Despite backlash, Uber says it's rapidly expanding

As the ride-sharing service could face investigations from antitrust regulators for its shady recruiting tactics, it moves into 24 more cities.

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Uber CEO Travis Kalanick at LeWeb 2013. Stephen Shankland/CNET

Uber has been the focus of intense scrutiny and could even face a possible Federal Trade Commission investigation, after it was revealed it carried out an aggressive secret campaign to recruit competitor's drivers. Despite mounting criticism, the ride-sharing service claims it's doing better than ever.

Uber announced Thursday that it launched in 24 new markets making its service available in a total of 205 cities in 45 countries. The service says it now covers 55 percent of the US population with drivers in more than 100 US cities. For comparison, its rival Lyft is in 65 US cities.

"Today we are one step closer to our vision of UberEverywhere -- a bold idea that no matter where you are, a reliable ride with Uber is just 5 minutes away," Uber wrote in a blog post. "In pursuit of our simple mission -- transportation as reliable as running water everywhere and for everyone -- we aspire to transform the way people connect with their communities, revolutionizing the way they move, work and live."

Despite the company's enthusiasm for itself, it's being criticized for its recent behavior to get a competitive edge over Lyft. A report by The Verge published earlier this week detailed Uber's shady national marketing program to recruit Lyft drivers -- dubbed Operation SLOG.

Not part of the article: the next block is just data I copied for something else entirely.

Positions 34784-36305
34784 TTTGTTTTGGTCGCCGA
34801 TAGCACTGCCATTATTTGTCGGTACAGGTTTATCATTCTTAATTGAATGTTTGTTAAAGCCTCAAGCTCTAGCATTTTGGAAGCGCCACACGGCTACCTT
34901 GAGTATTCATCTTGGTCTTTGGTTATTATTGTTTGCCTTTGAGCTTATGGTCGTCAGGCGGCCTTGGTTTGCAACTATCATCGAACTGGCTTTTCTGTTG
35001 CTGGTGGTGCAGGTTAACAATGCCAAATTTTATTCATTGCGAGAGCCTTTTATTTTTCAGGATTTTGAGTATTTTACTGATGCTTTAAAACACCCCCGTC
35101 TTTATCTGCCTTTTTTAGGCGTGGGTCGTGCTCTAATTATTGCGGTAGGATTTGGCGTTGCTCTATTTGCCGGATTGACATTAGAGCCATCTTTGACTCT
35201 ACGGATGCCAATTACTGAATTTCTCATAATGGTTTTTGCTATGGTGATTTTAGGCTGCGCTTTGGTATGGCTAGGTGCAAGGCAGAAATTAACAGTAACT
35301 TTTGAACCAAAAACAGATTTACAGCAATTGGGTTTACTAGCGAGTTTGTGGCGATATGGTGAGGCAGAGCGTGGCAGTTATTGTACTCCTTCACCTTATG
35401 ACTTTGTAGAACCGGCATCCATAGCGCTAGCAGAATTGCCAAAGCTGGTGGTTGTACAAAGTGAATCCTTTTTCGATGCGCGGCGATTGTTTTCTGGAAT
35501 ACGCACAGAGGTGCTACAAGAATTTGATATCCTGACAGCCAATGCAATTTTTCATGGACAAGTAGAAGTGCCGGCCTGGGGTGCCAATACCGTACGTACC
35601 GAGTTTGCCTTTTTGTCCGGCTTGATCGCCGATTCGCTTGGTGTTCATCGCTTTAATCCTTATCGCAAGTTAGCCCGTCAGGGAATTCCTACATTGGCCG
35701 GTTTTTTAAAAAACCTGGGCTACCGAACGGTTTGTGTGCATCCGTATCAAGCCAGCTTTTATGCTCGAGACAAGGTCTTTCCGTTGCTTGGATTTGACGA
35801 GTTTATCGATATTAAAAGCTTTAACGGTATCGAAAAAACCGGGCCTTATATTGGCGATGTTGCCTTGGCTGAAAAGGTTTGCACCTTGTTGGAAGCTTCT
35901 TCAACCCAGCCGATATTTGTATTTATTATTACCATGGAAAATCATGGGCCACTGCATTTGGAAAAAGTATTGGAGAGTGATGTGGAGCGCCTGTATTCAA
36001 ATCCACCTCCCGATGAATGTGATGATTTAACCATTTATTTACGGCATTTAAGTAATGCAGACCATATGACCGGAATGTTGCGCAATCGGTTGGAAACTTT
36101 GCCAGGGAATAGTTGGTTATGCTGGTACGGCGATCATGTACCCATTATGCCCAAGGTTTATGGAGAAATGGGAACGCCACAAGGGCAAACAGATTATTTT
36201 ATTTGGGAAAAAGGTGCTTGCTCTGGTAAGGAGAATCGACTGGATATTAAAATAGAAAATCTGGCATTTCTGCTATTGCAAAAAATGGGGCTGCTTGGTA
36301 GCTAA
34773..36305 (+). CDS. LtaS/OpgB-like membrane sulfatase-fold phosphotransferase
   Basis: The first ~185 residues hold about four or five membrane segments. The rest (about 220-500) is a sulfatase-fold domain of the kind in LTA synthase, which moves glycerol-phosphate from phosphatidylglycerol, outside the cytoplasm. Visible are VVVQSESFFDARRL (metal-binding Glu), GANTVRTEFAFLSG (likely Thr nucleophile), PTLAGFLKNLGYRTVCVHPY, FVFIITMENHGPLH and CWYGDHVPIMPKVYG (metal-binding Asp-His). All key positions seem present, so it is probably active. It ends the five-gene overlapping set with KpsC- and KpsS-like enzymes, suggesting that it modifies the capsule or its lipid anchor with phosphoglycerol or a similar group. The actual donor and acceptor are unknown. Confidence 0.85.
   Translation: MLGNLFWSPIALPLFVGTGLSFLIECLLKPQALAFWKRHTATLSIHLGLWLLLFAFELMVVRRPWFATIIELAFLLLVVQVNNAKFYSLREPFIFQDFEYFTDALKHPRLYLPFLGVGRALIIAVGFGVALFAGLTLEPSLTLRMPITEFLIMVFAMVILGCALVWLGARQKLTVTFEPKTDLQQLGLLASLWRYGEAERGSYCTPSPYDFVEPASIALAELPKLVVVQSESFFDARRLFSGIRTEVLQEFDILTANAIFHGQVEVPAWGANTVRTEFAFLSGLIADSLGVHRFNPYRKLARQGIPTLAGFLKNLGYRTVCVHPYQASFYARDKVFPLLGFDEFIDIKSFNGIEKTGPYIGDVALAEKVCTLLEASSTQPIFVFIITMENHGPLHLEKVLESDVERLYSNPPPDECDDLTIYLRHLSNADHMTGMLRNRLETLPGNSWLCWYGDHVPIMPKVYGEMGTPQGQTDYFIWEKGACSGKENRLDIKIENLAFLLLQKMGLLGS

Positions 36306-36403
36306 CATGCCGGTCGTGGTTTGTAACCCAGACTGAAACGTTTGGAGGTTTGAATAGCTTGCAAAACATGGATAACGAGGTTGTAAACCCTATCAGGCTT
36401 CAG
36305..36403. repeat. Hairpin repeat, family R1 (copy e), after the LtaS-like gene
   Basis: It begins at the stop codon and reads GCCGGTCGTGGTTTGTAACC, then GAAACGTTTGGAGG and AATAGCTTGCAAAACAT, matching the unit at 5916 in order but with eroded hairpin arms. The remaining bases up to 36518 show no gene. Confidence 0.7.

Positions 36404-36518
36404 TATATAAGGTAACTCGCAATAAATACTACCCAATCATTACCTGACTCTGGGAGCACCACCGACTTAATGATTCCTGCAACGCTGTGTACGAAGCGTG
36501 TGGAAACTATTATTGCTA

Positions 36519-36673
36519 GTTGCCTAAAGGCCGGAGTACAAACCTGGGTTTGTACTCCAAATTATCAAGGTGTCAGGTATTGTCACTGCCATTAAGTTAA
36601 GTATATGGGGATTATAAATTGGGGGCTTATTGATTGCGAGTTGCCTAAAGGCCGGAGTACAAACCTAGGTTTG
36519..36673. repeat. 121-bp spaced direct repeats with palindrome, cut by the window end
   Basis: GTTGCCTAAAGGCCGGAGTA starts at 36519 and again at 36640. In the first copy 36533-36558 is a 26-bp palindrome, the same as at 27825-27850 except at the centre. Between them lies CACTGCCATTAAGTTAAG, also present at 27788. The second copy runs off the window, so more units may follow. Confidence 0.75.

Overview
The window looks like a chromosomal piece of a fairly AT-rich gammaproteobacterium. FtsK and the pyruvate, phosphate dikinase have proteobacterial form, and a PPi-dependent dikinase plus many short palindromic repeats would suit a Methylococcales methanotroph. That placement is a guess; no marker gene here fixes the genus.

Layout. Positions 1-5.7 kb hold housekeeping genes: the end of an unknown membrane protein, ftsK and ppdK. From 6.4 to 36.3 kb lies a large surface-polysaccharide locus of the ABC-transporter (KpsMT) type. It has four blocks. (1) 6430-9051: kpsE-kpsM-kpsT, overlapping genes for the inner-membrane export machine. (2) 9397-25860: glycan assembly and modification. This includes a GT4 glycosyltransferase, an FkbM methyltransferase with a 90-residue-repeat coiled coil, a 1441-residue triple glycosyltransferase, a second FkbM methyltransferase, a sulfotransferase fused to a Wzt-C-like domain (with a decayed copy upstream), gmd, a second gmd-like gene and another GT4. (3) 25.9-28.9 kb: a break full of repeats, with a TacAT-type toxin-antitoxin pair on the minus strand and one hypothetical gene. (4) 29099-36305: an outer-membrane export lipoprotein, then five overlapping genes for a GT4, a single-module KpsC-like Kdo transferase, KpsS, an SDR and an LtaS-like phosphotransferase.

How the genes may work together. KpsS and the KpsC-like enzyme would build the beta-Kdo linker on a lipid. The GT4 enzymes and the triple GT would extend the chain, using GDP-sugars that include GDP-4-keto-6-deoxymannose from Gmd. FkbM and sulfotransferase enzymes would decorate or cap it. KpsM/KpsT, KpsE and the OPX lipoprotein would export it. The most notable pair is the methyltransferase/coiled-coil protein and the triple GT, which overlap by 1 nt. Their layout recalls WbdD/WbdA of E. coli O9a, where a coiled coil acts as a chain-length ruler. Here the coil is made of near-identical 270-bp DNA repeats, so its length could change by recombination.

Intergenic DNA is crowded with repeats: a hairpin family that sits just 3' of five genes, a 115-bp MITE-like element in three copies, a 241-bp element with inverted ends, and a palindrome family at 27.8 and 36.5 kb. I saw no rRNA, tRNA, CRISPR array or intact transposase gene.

The campaign involved hiring independent contractors and plying them with burner phones, credit cards for creating dummy accounts, and talking points in order to surreptitiously lure Lyft drivers to Uber's platform. Uber has also been accused of booking thousands of rides with Lyft drivers and then canceling them before the driver arrived.

Uber has responded by penning a blog post implying it's been operating above board and saying there's a lot of "misinformation" about its recruiting tactics. The company has maintained it "never" intentionally cancels rides. It confirmed it uses what it calls "brand ambassadors" to recruit drivers and company employees may take rides with competitors for recruiting purposes.

Nevertheless, Uber could be coming up against investigations from state and federal regulators for its recruiting tactics. The National Journal has spoken to antitrust experts and former government officials who said Uber's Operation SLOG actions could warrant an antitrust investigation by state attorneys general or the FTC.

"The heart of what's offensive here, the indispensable ingredient, is the canceled orders," a former FTC official told the National Journal. "That kind of behavior would be seen as having no redeeming benefits at all, poses competitive burdens, and falls within the conception of unfair competition."

CNET contacted the FTC for comment. We'll update the story when we have more information.

 

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